• Mike Langlois, LICSW says

      You’re welcome Debra, but I’ll let you in on a little secret: I write these pieces of content to help people decide to make the plunge to work with me as a consultant or therapist. I am very glad that people enjoy the free content I provide, but I maintain it is no substitute for hiring me or another consultant to help grow your practice. We therapists are notoriously reluctant to spend money on learning business techniques. This blog helps me avoid the free brainpicking people used to do a lot of. Now what they read is free, and “quick questions,” which are almost never quick, require buying time with me. 🙂

  12. Hi Mike.. thanks for your excellent info. I’m very unclear on how to develop blog content or even how blogs work, though WordPress is parked on on my site. My passion is making people aware of the perils of benzodiazepines, and other psychotropics. Is there a way to know what type of content appeals, etc. I volunteer a lot of time in this area and am developing a Facebook page to make information readily available, but my blog languishes. Is there a sort of, ‘Blog 101 for Therapists’ that you could refer me to?

  13. Tana Adams says

    I have had some luck with a local directory-Counseling Seattle and the Where-to-Turn used by many local professionals. It doesn’t hurt that my name puts me at the top of any directory list! I do, however, completely agree that relating is the driving force behind a thriving practice. I like to set coffee dates with potential referral sources so we can develop a mutually beneficial relationship. This has been hugely successful for me in the past.

    • Mike Langlois, LICSW says

      Tana, always good to hear the specific directories that work for people. I’m glad you gave the example of the relating you do to grow your business too!

  14. Excellent post. Thank you for clarifying what I am finding myself but not yet put into words. I advertise on two referral lists; PT and HelpPro. I get a lot of hits from HelpPro but more conversions from PT. It’s true that writing copy to target your niche, if you have one, makes you stand out. Sounding like every other therapist who provides a “supportive environment” makes it difficult for a potential client to decide if they want to contact you or the next supportive therapist they read about.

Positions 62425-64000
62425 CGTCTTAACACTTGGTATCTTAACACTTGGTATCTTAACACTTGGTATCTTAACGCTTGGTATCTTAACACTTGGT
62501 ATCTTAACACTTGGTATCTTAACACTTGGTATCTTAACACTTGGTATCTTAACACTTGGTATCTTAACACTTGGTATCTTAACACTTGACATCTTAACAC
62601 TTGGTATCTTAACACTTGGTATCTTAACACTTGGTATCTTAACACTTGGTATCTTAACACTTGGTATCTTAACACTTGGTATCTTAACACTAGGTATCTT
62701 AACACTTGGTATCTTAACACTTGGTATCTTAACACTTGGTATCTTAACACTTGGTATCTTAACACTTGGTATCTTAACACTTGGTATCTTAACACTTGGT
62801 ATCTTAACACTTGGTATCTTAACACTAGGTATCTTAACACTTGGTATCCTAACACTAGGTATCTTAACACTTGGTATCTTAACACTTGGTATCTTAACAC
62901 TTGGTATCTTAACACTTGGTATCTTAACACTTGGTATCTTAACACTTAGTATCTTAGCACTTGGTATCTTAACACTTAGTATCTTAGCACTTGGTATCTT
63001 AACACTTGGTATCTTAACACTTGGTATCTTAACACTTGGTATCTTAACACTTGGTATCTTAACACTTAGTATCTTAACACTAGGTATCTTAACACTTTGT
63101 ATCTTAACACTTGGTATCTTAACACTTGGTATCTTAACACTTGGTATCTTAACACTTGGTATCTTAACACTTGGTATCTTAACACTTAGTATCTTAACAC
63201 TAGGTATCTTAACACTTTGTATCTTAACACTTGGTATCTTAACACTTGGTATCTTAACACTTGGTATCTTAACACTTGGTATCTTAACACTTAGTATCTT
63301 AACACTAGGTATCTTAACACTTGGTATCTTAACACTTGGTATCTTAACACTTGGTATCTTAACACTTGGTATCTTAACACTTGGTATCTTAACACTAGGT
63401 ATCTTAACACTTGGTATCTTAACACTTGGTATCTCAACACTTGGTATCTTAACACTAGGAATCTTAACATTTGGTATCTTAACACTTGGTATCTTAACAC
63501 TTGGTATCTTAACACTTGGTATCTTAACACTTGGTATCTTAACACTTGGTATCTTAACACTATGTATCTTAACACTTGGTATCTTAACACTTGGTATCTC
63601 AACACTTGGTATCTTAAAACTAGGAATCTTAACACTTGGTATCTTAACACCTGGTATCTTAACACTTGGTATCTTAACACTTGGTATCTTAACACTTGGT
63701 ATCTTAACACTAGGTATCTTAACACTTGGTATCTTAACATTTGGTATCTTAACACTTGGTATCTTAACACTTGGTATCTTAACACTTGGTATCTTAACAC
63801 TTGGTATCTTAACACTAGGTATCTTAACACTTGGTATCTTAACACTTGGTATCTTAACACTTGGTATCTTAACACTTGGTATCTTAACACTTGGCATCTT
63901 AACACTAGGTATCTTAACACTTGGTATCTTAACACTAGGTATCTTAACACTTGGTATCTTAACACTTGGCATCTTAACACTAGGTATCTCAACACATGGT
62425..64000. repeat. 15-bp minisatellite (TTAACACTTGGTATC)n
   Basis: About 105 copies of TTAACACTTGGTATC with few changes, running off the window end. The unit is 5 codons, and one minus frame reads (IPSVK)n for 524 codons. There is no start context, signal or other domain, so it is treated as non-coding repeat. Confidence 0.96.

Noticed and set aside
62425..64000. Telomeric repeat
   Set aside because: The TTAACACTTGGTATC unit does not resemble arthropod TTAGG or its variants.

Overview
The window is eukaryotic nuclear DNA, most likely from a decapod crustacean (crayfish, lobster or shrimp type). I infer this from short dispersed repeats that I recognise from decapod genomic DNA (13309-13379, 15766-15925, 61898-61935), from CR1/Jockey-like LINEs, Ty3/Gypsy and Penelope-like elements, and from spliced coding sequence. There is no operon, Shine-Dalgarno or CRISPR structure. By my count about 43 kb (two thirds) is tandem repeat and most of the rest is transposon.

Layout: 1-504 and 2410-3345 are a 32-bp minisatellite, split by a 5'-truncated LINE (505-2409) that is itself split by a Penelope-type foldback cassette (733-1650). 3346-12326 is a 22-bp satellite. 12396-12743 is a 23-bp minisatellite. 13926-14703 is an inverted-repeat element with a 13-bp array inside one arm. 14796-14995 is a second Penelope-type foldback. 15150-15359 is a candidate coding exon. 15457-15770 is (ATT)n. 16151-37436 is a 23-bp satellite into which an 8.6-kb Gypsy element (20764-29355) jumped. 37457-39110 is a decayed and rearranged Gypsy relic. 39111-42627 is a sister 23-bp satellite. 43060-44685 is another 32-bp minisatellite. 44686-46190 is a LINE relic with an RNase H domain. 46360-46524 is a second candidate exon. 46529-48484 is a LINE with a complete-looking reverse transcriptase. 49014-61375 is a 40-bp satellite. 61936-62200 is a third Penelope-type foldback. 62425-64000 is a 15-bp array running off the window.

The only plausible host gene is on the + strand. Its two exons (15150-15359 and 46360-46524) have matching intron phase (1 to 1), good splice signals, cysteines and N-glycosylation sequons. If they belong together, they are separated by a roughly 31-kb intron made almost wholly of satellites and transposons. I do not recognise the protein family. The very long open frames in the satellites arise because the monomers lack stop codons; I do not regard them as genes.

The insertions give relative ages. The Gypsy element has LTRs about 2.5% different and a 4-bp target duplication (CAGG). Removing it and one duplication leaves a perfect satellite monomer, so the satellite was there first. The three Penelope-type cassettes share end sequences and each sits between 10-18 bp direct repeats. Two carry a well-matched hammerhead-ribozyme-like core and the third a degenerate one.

Develping relationship via the internet is what is necessary. I find that generating good blog content is time consuming though and am hoping that my learning curve reduces sooner than later.

  15. Mike: thanks for a great post. Hearing about your roi on the blogging is encouraging.

  16. I love articles like this because they point out that limiting ones marketing to a directory or a blog or Facebook or anything else really limits ones exposure. We all need to recognize that a directory listing or a website or a Facebook page in and of themselves does not represent a comprehensive marketing strategy.

    Now the shocker though! Therapy directories are not necessarily a wast of time. Yes it’s true I’m highly biased since I run British Columbia’s largest and most successful directories which has been around for over 10 years. While the number of professionals on CounsellingBC.com is startling – over 450 – I continually receive feedback that some therapists receive numerous clients from the site.

    A recent quote follows: (permission to use for marketing has been granted)

    We wanted to let you know how happy we’ve been with counsellingbc. We opened up our practice in November, 2010 and since then have had on average 40 visits to our website a month, with new clients calling on a weekly basis, all from your site.(Lindsey Macinness, M.A., RCC June, 2011)

    OK, so the truth is that not all people on the site report such stellar results. One cancelled a month ago because she received no client during the entire year. When I looked at her listing – to be honest – it was dull and uninspiring. Could it have something to do with the fact that her text was uninviting? Perhaps. Could it have something to do with fewer visits to her listing? Not likely, since listing order is randomized daily.